Resistance through mindful prayer

The news has been bleak; division in our country shows up on our social media site walls as well as in policies against immigration and inclusion that ramp up at a breakneck pace. Most of us are simply trying to live out our day-to-day lives, trying to extract meaning out of our conversations online and in person to help focus our concern.

Where do we put our hopes and trust? In whom do we trust? What does our future hold for us–all of us?

I’ve been meditating on prayers of resistance and finding solace in the voice of the prophets and saints who resisted oppression in similar as well as vastly different ways.

The main insight I want to share from those readings of those prayers is that prayer itself is resistance. Meditative and mindful prayers indeed are resistance; though it looks like you are doing nothing in mindfulness practice, a great deal is actually being accomplished.

No matter where you fall on the political spectrum, continual resistance is needed. Resistance to the patterns of this world: idolatry of money, of power, of even figureheads who claim to have it all figured out while their blind spots are apparent for all to see– resistance to shaming, blaming, and shoving out voices who differ greatly from one’s own is a path we can all find common ground.

We can resist all that by sitting in a quiet space. Connecting with God, with the person of Jesus, is resisting the values of this world. Being in His presence reminds us that we are all human, created in His image and for his purpose. Mindfulness practice builds capacity for a continual resistance that will sustain those on the frontline and those who support, and encourage those on the fronts.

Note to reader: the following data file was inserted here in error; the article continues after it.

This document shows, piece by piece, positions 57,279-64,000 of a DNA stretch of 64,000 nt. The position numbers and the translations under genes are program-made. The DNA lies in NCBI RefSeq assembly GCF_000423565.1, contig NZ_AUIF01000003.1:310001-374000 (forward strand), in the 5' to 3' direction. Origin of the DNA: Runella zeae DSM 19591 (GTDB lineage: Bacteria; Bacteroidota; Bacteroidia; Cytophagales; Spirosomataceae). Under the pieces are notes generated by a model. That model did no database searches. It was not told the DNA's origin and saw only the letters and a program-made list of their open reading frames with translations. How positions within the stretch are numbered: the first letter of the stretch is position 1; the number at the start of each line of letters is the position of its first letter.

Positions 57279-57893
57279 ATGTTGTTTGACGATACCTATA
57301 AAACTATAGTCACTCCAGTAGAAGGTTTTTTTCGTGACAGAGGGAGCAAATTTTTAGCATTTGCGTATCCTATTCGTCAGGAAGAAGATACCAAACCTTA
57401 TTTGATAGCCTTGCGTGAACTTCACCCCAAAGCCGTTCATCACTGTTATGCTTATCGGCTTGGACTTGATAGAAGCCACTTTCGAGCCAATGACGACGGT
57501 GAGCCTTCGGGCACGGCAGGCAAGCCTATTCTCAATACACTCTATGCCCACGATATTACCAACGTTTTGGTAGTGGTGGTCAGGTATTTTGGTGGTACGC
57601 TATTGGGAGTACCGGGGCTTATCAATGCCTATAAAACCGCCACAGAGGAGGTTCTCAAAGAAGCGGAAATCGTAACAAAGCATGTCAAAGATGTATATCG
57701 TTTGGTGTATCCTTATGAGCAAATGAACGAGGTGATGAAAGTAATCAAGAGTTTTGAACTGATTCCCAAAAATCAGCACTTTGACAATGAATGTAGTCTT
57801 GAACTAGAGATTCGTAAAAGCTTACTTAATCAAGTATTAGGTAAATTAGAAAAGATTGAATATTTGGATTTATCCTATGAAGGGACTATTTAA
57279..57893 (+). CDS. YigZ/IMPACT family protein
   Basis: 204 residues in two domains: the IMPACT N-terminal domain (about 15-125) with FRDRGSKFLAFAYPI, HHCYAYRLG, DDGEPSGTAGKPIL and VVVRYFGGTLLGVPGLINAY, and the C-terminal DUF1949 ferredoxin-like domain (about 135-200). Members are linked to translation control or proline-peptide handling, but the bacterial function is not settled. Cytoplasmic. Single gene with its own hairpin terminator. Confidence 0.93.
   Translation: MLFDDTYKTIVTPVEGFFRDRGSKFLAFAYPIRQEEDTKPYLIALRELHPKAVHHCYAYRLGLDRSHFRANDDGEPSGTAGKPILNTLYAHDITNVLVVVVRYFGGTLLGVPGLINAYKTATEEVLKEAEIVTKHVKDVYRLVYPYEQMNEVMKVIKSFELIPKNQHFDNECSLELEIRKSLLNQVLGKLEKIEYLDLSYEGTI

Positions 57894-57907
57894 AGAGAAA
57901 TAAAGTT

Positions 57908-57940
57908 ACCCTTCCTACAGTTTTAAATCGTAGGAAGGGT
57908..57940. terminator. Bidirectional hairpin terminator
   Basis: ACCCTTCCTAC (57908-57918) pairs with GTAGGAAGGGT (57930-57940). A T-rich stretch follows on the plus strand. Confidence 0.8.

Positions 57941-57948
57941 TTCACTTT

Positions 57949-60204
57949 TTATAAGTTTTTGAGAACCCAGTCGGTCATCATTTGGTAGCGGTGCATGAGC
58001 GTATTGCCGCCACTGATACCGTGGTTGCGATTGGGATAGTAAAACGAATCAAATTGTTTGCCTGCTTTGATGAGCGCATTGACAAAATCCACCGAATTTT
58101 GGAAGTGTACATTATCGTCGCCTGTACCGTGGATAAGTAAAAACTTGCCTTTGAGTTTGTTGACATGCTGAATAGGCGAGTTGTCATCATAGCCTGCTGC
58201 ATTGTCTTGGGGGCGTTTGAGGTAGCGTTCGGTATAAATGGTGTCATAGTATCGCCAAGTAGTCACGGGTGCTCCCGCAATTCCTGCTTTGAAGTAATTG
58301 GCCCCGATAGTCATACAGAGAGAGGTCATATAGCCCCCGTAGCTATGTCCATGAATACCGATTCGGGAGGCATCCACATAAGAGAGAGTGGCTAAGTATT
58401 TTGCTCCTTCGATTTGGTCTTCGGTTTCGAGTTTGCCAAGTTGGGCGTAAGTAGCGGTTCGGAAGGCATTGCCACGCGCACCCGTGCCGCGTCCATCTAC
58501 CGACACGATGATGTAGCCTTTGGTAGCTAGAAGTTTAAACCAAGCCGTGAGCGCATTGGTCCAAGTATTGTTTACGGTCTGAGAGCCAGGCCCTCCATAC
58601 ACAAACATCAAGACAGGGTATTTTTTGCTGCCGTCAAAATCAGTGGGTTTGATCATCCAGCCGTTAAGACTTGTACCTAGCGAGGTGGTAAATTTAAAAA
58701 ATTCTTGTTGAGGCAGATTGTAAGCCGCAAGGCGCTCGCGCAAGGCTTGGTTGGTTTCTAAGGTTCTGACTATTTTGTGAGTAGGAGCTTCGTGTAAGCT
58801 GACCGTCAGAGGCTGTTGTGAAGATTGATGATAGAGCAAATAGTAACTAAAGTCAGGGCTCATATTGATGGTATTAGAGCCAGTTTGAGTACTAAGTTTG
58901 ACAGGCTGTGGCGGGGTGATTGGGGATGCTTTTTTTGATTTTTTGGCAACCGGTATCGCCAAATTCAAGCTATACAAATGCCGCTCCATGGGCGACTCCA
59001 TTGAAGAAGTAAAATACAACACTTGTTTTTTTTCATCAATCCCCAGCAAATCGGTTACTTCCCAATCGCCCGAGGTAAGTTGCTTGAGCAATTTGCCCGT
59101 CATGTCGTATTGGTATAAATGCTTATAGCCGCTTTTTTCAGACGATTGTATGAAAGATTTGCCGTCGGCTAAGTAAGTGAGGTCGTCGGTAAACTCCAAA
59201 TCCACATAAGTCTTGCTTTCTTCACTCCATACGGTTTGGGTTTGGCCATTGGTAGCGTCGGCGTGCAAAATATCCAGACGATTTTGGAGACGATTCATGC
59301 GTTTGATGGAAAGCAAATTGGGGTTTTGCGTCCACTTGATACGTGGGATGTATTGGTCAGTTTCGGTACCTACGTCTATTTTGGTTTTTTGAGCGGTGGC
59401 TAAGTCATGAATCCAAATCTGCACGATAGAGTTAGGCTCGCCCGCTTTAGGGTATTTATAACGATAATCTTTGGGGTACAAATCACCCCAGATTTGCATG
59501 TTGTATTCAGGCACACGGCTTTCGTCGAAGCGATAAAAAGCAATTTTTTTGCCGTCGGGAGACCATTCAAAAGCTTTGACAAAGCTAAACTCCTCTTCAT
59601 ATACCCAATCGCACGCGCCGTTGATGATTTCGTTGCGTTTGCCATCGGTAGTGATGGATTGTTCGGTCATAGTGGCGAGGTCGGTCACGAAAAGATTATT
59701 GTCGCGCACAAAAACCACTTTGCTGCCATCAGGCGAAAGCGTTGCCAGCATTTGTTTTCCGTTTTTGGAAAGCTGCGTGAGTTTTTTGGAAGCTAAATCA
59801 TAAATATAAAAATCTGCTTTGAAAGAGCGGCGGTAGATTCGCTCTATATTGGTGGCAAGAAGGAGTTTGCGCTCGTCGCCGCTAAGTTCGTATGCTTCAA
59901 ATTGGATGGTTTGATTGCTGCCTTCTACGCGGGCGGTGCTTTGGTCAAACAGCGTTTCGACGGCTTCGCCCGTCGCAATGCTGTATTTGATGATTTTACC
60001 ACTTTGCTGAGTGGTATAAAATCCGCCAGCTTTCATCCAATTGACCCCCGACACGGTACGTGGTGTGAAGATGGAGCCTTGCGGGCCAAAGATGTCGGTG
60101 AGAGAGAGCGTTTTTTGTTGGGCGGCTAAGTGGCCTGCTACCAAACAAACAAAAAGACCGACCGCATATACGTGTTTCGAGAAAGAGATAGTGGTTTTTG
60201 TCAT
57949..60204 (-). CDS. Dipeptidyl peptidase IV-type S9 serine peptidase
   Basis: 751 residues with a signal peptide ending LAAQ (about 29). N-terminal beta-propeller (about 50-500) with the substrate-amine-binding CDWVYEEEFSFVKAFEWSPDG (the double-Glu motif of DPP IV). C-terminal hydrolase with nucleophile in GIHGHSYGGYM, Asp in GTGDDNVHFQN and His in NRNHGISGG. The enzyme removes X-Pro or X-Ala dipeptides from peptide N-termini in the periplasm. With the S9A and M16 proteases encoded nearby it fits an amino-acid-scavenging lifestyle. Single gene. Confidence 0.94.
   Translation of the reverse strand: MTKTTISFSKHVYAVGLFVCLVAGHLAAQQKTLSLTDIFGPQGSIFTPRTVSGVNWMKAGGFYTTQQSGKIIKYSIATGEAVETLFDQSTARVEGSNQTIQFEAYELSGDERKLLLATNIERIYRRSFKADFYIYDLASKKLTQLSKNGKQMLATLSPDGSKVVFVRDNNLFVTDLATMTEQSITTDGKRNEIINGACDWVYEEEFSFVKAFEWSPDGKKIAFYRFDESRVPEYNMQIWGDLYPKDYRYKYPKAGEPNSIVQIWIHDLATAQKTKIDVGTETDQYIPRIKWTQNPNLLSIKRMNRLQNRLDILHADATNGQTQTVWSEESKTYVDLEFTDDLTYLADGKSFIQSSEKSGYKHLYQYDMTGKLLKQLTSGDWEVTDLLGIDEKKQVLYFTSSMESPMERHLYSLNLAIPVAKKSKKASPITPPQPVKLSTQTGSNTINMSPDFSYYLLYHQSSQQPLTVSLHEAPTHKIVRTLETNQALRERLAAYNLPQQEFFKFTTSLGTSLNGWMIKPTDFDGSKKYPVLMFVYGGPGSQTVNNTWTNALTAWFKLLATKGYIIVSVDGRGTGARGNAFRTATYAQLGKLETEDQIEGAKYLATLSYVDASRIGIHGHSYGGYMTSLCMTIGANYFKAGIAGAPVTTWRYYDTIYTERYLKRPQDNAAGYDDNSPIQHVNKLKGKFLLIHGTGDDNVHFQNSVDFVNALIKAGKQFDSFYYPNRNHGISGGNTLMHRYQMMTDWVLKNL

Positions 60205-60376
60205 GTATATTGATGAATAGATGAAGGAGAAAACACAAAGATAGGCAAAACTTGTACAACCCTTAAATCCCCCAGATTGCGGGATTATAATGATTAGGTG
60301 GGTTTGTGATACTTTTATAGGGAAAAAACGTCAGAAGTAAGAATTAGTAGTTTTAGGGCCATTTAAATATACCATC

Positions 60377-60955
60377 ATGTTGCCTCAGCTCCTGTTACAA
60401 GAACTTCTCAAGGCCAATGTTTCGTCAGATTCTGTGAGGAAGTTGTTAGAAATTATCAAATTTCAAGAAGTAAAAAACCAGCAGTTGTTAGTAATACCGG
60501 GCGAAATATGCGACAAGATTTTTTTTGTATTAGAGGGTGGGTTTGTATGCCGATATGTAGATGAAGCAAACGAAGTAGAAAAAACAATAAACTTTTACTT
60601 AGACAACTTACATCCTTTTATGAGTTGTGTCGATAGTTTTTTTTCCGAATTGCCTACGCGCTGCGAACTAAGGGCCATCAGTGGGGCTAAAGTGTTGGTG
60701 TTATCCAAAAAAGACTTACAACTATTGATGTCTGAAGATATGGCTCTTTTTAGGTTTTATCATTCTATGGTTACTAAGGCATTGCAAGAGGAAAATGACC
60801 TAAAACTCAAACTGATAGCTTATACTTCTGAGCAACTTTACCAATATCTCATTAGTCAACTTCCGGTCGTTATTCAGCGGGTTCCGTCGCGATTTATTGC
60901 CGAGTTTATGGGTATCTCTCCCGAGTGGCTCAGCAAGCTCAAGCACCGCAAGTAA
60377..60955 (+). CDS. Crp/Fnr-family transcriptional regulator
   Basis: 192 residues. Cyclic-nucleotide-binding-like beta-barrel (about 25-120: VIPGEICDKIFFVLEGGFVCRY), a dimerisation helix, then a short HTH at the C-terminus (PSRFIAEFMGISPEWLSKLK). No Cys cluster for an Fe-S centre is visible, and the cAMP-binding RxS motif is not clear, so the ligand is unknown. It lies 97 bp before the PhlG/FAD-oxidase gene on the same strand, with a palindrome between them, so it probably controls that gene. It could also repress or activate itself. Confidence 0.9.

Mindfulness practice reminds us that with God, all things are possible, so we do not turn away when setbacks happen. As they will most certainly happen. But so will progress.

Mindfulness practice transports us to the truth of reality that surpasses all understanding, which is that the victory is already won in the person of Jesus. That His death on the cross washed away our sins, individually and collectively. The arc of justice is His and is fair and is pure and good. We long for this.  Our Spirit groans in prayers of silence for what we cannot articulate.

When we enter into silence, we enter into His presence with a timeless God who has heard the callings from those who went before us for justice, the pleads for relief of suffering, the prayers of mercy for self and loved ones. He has heard those who carved the path of resistance that we each must individually and collectively decide to take, or not.

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Disappointment and Triumph: how mindfulness can spur on the latter

2016 has been a year of triumphs and disappointments. The long political season and outcome of this year’s election has only heightened the anger, vitriol, and de-humanization that we experience in our online or offline communities. The division that is exposed in our shared humanity is the biggest disappointment. So is the violence and the lack of compassion for those who are fleeing violent regimes.

What to do when there is massive disappointment, disillusionment, or despair? Though there are no easy answers, I know deep down inside that the only sense of peace that is to come in 2017 needs to be something that I am actively a part to help create–to do my part in 2017.

Mindfulness, in all its benefits, should be a practice that ultimately leads to action for the sake of others, not just the self. Some criticize mindfulness practice as a self-centered, navel-gazing, and naive new age-y fad. This criticism is warranted as some of those who espouse mindfulness do so out of a sense of self-righteousness and shroud their own frailties under a veil of superior enlightenment.